What just happened? Amazon has been slowly rolling out its palm-based biometric authentication system since 2019 and is now preparing the technology's first major expansion across the US. The company claims palms are a more secure biometric identifier than fingerprints or faces, but it remains to be seen whether customers will trust Amazon with any biometric data.

Amazon's contactless biometric payment processor, Amazon One, will be available in all 500-plus Whole Foods stores across the US by the end of 2023. The move initiates the widest public expansion yet for the palm scanner, which the company has tested in a few hundred locations.

Users can sign up for Amazon One either online or at the site of their first purchase using the system, at which point it will scan their palm. Customers can then authenticate purchases by holding their palms over the register. Amazon says the contactless system is easier than paying with NFC through a smartphone or smartwatch.

The company also claims its "palm signatures" are more secure than other biometrics because Amazon One doesn't actually scan the user's palm print. Instead, it creates a numerical, vector image based on the palm and the hand's underlying vein structure, which can't be replicated, then stores it in the AWS cloud. Furthermore, customers must willingly stretch out their palms to activate the scanner, making the process more deliberate than a finger or facial scanner.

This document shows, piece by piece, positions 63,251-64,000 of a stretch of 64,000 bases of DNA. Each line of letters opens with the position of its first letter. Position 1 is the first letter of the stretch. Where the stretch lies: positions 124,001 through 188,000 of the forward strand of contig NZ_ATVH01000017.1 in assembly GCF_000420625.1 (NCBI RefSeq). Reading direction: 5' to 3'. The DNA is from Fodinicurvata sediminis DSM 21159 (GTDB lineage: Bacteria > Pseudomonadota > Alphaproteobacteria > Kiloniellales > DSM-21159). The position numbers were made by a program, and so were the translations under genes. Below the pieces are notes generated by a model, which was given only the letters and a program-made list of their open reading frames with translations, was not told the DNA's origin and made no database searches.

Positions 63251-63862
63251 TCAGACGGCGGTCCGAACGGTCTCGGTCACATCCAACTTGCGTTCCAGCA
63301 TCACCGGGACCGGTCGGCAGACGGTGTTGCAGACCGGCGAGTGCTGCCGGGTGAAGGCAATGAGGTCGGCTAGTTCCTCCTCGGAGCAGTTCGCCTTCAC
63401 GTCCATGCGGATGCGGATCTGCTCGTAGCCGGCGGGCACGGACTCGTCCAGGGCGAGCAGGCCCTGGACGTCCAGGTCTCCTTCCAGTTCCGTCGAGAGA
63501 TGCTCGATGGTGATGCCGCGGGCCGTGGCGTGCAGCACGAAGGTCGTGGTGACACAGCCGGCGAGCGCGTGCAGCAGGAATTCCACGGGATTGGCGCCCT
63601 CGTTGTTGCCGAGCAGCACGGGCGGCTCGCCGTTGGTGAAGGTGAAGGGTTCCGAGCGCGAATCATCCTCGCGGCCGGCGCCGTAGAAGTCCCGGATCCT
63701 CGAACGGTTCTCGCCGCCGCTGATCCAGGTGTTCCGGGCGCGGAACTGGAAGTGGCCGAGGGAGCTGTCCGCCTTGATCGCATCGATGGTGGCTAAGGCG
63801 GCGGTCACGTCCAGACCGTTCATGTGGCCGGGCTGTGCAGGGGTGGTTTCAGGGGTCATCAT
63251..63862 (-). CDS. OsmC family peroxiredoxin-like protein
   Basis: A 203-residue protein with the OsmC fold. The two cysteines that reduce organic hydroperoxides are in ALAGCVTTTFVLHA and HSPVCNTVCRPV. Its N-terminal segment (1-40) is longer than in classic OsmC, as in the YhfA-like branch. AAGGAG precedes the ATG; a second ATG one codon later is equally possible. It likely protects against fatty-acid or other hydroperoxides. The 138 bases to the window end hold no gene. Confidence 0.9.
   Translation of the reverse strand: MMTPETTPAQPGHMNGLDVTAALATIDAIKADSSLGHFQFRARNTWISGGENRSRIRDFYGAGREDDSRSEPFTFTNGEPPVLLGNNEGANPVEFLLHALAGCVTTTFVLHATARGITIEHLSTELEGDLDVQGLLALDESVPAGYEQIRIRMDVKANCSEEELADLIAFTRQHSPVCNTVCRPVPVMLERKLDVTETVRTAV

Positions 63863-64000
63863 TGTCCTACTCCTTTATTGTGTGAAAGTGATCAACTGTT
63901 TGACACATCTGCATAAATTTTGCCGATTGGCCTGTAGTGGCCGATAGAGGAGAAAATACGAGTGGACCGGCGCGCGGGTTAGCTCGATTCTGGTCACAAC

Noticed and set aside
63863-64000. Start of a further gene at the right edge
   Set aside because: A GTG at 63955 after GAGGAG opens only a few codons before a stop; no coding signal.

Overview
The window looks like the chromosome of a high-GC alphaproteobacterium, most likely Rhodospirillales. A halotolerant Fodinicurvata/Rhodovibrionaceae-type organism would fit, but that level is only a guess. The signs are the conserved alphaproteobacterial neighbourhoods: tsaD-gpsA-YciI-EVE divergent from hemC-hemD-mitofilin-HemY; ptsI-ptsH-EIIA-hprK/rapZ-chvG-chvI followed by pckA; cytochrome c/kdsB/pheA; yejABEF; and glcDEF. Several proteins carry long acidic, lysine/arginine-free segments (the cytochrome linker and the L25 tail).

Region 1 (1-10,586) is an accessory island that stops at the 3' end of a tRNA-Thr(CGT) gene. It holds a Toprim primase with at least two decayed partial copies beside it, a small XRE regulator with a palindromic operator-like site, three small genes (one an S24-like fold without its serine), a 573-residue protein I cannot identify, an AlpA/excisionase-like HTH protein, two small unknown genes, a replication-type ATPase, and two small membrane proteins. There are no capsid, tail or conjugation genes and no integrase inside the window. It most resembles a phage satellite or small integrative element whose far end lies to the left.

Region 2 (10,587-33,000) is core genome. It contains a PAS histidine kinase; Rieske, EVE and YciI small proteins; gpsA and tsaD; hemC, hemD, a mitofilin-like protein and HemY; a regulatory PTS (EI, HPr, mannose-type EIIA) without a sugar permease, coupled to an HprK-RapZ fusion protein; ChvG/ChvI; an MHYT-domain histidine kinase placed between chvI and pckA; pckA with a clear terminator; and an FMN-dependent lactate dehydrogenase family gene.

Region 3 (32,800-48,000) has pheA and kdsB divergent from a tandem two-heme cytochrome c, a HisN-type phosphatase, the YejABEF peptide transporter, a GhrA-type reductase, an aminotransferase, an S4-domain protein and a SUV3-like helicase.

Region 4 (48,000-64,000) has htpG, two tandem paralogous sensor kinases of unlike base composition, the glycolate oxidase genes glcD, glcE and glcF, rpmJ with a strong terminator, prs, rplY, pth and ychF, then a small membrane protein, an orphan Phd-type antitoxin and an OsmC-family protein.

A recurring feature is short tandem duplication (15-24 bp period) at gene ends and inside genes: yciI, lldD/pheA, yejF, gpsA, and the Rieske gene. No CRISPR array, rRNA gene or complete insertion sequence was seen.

Amazon Prime members can use Amazon One to receive savings and other loyalty benefits. Currently participating banks include American Express, Discover, MasterCard, and Visa.

What eventually became Amazon One first emerged in reports and patents in 2019. Since officially announcing the service in 2020, Amazon has slowly introduced it to around 400 locations, including Amazon Go stores, special live events, and over 200 Whole Foods sites in 20 US states. Other businesses like Panera Bread, Coors Field, and Hudson have also utilized Amazon One to some degree.

Another contactless purchasing system Amazon has introduced in a limited capacity is called Just Walk Out, which automatically detects what customers grab and charges them without any interaction with a cash register or store employee. Users authenticate payment methods upon entry and exit, and the technology uses deep learning and multiple sensors to detect what they remove from shelves and automatically place it in their virtual shopping carts.